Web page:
Last year, Fumiko Hoeft, MD, PhD, authored a study that used sophisticated brain imaging to predict with 90 percent accuracy which teenagers with dyslexia would improve their reading skills over time. Now the Stanford imaging expert has turned her attention to the diagnosis of the learning disability, and she and colleagues have provided “biological evidence that IQ should not be emphasized in the diagnosis of reading abilities."
As I explain today in a release, schools and psychologists sometimes rely on a child’s IQ to define and diagnose dyslexia: If a child's reading achievement is below expectation based on IQ, he would be considered dyslexic, while a poor reader with a low IQ would receive some other diagnosis. (And those children not considered dyslexic might not be given access to the proper reading interventions.) But in an imaging study of 131 children - including poor readers with typical IQ, poor readers with low IQ and typical readers with typical IQ - Hoeft and colleagues show that what happened in the brains of poor readers during a reading task was similar regardless of IQ:
In the fMRI analysis, researchers found that both groups of poor readers exhibited significantly reduced activations relative to typical readers in the left inferior parietal lobule and left fusiform gyrus. The researchers also used a sophisticated analysis to determine that the brain patterns of each group of poor readers looked liked those of the other group of poor readers more than 80 percent of the time, and did not often resemble the patterns from the normal readers.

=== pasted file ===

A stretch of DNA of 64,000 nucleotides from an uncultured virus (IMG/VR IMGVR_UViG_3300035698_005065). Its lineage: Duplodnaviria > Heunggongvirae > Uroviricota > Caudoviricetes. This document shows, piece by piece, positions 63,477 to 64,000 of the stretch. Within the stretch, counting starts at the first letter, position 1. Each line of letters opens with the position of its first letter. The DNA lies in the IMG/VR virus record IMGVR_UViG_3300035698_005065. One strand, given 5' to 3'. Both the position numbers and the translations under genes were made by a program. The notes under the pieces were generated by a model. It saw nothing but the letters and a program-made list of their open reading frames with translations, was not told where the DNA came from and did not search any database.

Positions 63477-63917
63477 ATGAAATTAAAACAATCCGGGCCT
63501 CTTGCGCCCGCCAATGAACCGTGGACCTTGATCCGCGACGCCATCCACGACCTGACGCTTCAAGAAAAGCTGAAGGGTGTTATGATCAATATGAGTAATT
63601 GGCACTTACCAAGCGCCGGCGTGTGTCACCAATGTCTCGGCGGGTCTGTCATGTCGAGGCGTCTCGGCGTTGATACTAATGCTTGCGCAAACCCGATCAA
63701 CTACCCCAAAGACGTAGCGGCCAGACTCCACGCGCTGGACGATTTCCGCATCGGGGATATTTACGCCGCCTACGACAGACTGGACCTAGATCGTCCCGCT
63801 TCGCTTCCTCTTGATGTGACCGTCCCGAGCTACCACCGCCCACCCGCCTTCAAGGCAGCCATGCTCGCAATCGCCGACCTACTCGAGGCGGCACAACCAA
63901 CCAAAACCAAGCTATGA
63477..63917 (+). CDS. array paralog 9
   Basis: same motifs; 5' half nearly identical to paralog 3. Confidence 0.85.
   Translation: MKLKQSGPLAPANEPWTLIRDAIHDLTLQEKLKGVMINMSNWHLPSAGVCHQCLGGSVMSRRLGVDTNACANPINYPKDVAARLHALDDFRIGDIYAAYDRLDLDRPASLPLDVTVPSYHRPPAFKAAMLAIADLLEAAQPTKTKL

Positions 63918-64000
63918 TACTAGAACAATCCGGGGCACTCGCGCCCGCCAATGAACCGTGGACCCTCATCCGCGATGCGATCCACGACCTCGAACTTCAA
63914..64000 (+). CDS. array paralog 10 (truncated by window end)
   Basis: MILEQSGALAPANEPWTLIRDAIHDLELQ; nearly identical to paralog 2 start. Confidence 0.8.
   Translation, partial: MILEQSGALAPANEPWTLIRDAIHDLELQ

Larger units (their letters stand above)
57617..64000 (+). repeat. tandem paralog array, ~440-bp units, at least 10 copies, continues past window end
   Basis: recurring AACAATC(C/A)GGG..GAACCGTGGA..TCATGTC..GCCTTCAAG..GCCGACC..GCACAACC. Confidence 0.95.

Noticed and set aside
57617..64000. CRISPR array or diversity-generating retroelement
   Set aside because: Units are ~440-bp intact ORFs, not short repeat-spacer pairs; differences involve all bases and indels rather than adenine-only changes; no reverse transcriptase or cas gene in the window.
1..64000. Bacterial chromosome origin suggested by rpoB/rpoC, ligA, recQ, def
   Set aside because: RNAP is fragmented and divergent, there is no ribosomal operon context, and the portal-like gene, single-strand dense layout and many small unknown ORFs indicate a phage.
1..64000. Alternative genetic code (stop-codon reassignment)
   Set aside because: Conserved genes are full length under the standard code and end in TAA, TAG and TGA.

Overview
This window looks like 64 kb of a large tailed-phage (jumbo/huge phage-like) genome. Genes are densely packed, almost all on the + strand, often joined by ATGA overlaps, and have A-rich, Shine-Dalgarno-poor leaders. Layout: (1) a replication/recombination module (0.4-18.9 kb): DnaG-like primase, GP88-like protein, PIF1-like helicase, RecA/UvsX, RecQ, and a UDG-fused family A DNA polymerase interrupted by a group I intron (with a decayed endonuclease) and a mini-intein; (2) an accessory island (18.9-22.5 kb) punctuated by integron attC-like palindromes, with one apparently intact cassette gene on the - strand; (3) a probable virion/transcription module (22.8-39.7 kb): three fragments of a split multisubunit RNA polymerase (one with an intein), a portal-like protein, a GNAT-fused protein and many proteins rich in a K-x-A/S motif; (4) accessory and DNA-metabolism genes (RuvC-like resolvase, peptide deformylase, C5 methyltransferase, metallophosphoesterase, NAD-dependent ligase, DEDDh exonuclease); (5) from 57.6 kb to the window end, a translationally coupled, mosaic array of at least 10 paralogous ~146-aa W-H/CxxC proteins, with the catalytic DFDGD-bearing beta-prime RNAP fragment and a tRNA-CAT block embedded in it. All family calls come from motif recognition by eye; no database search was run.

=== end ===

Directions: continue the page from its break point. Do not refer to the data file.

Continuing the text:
The researchers said that their work, which will appear in an upcoming issue of Psychological Science, indicates that “any child with a reading difficulty, regardless of his or her general level of cognitive abilities (IQ), should be encouraged to seek reading intervention.” And:
Hoeft noted that the results are timely. The Diagnostic and Statistical Manual of Mental Disorders, the standard diagnostic guide for mental illnesses and brain disorders, is currently being revised, and there is a proposal to change it so that IQ wouldn’t be taken into consideration when diagnosing dyslexia. (The new version, DSM V, will be released in 2013.) This work, she said, is the “first study reporting biological neuroimaging evidence to support” that change.